Cristiana Bogateanu, organizational leader and serial entrepreneur, strikes you right away as being incredibly passionate and dedicated to her mission. Cristiana had no less than eight startups before becoming a mother. These included Zamoteck, an IoT product development company, Academia inventeaza.ro, a STEM-focused educational program, and DeviceHub.net, an open source ecosystem management platform for IoT. Back then, she acutely felt the lack of legal advice and mentorship. So, now, she wants to offer the startup community in Romania what she didn’t have. Her new challenge is steering a freshly rebranded organization – the Romanian Tech Startups Association (ROTSA), a nonprofit and nongovernmental organization based in Cluj-Napoca, Romania.
Cristiana points out that ROTSA works as an agile organization. Yet all projects have a common purpose: “to educate people who don’t yet have startups, to encourage them to take this step, and to offer them the education and the framework for becoming startups”. Working as a non-profit, they managed to operate using their own money so far. Going forward, they hope to sustain the organization’s activities through event sponsorships.
Today, The Recursive talked to Cristiana Bogateanu, Executive Director at ROTSA, to better understand the impact of their projects in the local tech startup community; her insights on what are the strengths and pressing challenges of local entrepreneurs, and what we need in terms of mindsets and attitudes to accelerate opportunities for startups to grow.
The Recursive: How was the organization born and what is your mission?
Cristiana Bogateanu: The Romanian Tech Startups Association is a nonprofit and non governmental umbrella organization that aims to promote and represent the interests of tech startups in Romania. It launched officially this year, in February, in a rebranded format. We wish to bring together the main actors of the national ecosystem of tech startups and to facilitate the communication between them. And by this I mean angel investors, VCs, tech startups, acceleration or incubation programs.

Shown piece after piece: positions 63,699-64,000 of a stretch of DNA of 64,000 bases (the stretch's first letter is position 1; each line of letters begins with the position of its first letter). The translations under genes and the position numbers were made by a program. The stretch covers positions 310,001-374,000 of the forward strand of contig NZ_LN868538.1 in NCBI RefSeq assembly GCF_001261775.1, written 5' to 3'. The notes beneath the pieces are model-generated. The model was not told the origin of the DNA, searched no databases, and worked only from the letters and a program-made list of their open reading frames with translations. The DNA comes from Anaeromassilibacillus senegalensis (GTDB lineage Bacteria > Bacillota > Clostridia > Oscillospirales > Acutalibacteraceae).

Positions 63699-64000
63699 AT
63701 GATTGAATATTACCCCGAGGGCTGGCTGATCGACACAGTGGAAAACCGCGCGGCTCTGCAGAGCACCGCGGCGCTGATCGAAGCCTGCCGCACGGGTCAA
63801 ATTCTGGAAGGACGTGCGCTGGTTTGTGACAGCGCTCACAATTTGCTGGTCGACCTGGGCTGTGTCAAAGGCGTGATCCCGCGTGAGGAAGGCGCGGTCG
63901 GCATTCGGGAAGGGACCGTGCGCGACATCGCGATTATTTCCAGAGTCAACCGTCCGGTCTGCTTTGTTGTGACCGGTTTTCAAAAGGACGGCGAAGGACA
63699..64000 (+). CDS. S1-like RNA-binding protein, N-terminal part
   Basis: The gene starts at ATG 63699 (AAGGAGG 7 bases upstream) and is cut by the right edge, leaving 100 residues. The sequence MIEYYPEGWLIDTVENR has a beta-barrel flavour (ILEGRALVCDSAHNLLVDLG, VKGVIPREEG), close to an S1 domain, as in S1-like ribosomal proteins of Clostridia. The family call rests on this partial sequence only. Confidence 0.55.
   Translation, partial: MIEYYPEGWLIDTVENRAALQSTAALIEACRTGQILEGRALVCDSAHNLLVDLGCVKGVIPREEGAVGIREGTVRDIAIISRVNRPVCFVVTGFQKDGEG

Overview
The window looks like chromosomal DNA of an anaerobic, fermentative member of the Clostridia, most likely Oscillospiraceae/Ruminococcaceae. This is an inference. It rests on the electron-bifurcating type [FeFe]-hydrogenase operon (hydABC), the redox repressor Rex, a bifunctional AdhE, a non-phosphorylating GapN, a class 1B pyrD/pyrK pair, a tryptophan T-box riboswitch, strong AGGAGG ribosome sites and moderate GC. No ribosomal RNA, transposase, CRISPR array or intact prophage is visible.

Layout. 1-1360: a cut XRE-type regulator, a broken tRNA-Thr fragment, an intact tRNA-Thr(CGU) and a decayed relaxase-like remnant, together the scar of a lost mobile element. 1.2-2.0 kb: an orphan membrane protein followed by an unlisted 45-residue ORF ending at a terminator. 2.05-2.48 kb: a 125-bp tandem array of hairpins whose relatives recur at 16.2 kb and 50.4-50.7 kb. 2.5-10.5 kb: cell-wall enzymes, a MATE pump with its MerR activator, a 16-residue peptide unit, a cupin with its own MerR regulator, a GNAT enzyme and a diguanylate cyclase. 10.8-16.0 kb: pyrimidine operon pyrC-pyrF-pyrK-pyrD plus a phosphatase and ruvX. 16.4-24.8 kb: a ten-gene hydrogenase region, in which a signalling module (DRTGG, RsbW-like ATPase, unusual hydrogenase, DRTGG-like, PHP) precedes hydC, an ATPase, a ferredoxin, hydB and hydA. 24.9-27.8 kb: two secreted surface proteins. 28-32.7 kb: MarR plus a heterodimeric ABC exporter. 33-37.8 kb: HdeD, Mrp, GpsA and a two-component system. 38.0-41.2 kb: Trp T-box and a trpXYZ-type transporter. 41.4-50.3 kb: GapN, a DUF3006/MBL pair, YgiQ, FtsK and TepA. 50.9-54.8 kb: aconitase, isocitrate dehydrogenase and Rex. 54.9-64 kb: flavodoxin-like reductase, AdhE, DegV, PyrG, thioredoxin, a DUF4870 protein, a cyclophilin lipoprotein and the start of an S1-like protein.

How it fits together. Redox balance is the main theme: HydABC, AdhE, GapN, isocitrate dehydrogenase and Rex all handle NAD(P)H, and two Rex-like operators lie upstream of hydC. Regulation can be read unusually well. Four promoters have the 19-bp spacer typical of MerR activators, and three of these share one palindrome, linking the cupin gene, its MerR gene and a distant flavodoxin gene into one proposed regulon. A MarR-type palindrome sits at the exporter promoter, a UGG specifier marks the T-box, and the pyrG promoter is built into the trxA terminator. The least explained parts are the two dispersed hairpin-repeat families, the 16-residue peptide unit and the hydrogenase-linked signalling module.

Our first objective is to find out who the tech startups in Romania are. For this, we started a project that consists of a map of startups in Romania. Then, we want to find out more about their needs. That’s why we launched The impact of COVID19 on Romanian Tech Start-ups report, where we learned how startups were impacted by COVID-19 and what they need going forward. Based on that we are now developing new projects. It’s a very agile organization.
And we develop every project with the help of the community. Every time we launch a new project, we literally thank everyone involved because we believe in the power of the ecosystem. If we work together as an ecosystem for a valuable outcome, which is visible and transparent for everyone to see, then we can help and promote startups together. If we come together and work together, we can have similar outcomes.
Tell us more about one project that is close to your heart.
The first project that was important for me as a person but also for the ecosystem was mapping the tech startups in Romania. The tech startups map is an ongoing project. We have about 170 startups now. The goal is to see year to year what is happening in the ecosystem. Do they scale? Do they die? Do they need anything else except from what the ecosystem is giving them back?
One of the most important outcomes of the project was the fact that tech startups started to know each other. There were many that did not know who was doing a similar or complementary business.
I am also proud of the ROTSA Digital Hub, which is basically a conglomerate of different projects. Here, we will be offering mentorship and incubation programs to the startups.
In your experience so far, what have you identified as the key strengths of the tech startup ecosystem in Romania?
The biggest strength we currently have in Romania are the smart people working in the tech field. I’ve been working in the tech field for lots of years. We have the tech skills and universities in the ecosystem who teach people tech skills.
We also have many events and opportunities for exposure, such as hackathons. These give entrepreneurs the chance to step back from the tech and get to understanding the business side.